Edgar (“Ted”) Honderich (born 30 January 1933), formerly Grote Professor of Mind and Logic at UCL – no folks, he’s not Jewish – is the author of two post 9/11 books in which he assails Israel. He’s an arch-opponent of what he calls “neo-Zionism” – to describe Israel’s “expansionist” actions from 1967, it would seem – as witness an interview he gave to that anti-Zionist and increasingly antisemitic rag the Guardian (which needless to say lapped that word up) a few years ago http://www.guardian.co.uk/education/2005/mar/22/academicexperts.highereducationprofile – and is on record as saying:
“You could define 'terrorism' to pick out only and exactly Palestinian self-defence – which of course it also is – and hence use 'non-terrorism' to cover neo-Zionism. That would not commit you to condemning the first and justifying the second. My further and connected aspiration or hope is to contribute to the struggle against neo-Zionism, a struggle I regard as in a sense sacred....
I know full well, and have never doubted, the resolute rapacity of at least many leaders of the Jewish people from before 1948 to 1967 and of course after. That does not affect what is to me the fact that a certain project, a certain possible line of action, Zionism in my definition, was right in 1948, for certain reasons which include the Holocaust, and is right now, partly for the reason of the Jewish homeland that has come into existence. Maybe there are general questions in moral philosophy here, but I don't quite see what they are. I am of course a consequentialist. That is, I judge the rightness of actions by their probable consequences. Maybe things become clearer when I allow that I think that I would in 1947 have supported actions of Ben Gurion, taking them as likely to forward Zionism in my sense, as distinct from neo-Zionism, even if I know his own intentions were otherwise, in fact rapacious....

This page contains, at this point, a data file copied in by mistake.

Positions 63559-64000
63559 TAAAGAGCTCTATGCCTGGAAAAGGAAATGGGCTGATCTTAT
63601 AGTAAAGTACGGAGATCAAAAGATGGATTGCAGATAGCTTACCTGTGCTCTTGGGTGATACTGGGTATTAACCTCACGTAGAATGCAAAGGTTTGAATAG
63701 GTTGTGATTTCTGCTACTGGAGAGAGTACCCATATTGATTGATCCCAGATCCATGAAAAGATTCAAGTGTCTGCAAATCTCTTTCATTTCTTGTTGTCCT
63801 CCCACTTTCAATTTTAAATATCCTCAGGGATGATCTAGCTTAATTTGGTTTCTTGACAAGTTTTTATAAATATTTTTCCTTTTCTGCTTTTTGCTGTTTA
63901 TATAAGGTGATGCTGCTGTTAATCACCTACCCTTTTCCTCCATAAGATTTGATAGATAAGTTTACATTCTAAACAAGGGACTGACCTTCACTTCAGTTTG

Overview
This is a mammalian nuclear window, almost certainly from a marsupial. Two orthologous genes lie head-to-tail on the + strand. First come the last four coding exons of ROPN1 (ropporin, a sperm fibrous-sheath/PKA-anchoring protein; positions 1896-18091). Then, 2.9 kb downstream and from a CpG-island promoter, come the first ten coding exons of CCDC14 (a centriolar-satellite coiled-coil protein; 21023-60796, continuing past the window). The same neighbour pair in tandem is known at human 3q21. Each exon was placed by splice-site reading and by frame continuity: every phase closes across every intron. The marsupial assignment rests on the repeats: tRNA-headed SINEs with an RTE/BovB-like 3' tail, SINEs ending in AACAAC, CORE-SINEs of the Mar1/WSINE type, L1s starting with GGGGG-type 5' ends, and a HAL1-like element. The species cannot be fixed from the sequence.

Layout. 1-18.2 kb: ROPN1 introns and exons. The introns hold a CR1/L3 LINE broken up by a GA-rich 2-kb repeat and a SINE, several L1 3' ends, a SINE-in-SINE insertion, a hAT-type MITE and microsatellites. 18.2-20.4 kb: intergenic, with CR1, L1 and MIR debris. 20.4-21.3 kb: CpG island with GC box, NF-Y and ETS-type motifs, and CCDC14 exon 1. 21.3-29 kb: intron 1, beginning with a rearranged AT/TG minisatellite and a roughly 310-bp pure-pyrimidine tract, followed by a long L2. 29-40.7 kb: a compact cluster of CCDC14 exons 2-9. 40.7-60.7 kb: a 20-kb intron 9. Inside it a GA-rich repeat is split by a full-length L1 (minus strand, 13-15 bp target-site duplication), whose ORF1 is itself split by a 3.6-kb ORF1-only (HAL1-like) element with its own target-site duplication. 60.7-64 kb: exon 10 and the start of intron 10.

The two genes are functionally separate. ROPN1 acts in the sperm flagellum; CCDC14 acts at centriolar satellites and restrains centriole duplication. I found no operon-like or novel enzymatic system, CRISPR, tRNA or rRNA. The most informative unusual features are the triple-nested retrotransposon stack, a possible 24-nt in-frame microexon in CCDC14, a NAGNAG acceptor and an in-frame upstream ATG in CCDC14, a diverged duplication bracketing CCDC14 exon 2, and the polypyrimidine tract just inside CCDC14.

My concern for and empathy with the Palestinians, as you will guess, is not small. My feeling for the Palestinians of 1948 is not slight. But the Jews in 1948 also existed. They could weep too. The plain necessity, more often admitted than stuck to, is to keep two sets of human facts in view. Certainly an injustice of terrible proportions -- an inhumanity – was done to the Palestinians. Certainly Israel has not come within sight of compensating them. It has not done anything like what has been done by the Germans for the Jews for a related reason – the Holocaust.” http://www.stateofnature.org/tedHonderich.htmlEmeritus Professor Honderich has written a letter to the Guardian (26 January) in the light of its publication of “The Palestine Papers”. Pontificates Honderich:
“The revelations in detail (Report, 25 January) of the intransigent greed, the escape from decency, of Israeli governments in negotiation with our selected leaders of the Palestinians, serve one purpose among others. They provide a further part of what is now an overwhelming argument for a certain proposition. It is that the Palestinians have a moral right to their terrorism within historic Palestine against neo-Zionism. The latter, neither Zionism nor of course Jewishness, is the taking from the Palestinians of at least their autonomy in the last one-fifth of their historic homeland. Terrorism, as in this case, can as exactly be self-defence, a freedom struggle, martyrdom, the conclusion of an argument based on true humanity, etc.”
Some mind. Some logic.